The downturn in service sector output stretched to a third consecutive month during January. At 38.8, down sharply from 49.4 in December, the seasonally adjusted IHS Markit/CIPS Flash UK Services PMI® Business Activity Index signalled a steep and accelerated fall in total business activity. The rate of contraction was also the fastest since May 2020.

Lower levels of activity reflected cutbacks to both business and consumer spending at the start of 2021. Outside of the leisure, travel and hospitality sectors, survey respondents often noted that they had avoided temporary business closures during the third national lockdown, but client demand had softened considerably and new projects were delayed as a result.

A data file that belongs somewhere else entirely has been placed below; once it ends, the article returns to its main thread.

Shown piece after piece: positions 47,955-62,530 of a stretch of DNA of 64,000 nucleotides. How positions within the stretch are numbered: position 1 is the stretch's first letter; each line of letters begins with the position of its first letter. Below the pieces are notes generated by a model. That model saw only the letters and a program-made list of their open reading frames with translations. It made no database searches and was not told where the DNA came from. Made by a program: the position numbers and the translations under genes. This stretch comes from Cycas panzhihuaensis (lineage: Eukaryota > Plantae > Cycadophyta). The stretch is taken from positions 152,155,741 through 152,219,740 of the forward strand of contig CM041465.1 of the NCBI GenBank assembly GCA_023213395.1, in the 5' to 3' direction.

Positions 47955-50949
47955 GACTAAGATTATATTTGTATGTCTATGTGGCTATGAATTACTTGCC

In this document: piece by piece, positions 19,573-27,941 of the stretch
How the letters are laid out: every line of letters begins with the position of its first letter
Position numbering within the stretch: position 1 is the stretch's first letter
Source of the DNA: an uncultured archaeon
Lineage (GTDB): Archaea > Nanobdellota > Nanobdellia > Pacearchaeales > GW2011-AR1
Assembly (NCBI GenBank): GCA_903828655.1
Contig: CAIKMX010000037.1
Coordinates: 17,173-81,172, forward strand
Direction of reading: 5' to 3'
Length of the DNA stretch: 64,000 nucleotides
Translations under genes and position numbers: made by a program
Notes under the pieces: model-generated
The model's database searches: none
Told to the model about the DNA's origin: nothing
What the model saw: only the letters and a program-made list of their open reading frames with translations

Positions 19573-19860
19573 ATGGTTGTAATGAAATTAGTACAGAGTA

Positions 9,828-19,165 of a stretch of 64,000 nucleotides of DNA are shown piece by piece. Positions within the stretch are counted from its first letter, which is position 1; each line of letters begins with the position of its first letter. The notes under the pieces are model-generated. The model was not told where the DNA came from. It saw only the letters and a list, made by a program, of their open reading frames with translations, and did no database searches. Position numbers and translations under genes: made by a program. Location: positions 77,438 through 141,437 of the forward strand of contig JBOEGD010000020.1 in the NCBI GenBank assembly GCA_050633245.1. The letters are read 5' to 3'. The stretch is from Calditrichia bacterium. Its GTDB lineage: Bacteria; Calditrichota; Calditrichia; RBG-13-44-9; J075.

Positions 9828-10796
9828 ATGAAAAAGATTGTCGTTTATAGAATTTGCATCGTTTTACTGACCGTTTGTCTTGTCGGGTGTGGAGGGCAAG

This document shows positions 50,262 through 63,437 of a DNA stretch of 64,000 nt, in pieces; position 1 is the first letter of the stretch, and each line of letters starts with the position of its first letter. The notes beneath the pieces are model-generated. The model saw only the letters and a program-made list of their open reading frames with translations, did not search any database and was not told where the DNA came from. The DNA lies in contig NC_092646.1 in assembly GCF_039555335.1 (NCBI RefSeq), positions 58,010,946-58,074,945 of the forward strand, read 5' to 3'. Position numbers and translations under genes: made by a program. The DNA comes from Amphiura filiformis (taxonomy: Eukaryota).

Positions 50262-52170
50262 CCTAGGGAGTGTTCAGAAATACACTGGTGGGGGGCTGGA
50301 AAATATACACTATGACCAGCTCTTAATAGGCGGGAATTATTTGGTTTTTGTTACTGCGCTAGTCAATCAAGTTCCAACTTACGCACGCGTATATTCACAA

Hopes of a rebound in the second half of 2021 were signalled by a further rise in the business expectations index during January. The degree of positive sentiment reached its highest since April 2014. 


Chris Williamson, Chief Business Economist at IHS Markit, said: “A steep slump in business activity in January puts the lockeddown UK economy on course to contract sharply in the first quarter of 2021, meaning a double-dip recession is on the cards.

“Services have once again been especially hard hit, but manufacturing has seen growth almost stall, blamed on a cocktail of COVID-19 and Brexit, which has led to increasingly widespread supply delays, rising costs and falling exports.

“Worryingly, January also saw companies reduce headcounts at an increased rate again – albeit less so than seen between March and November. The steepest loss of jobs was recorded in the hotels, restaurants, travel and leisure sectors, reflecting the new lockdown measures.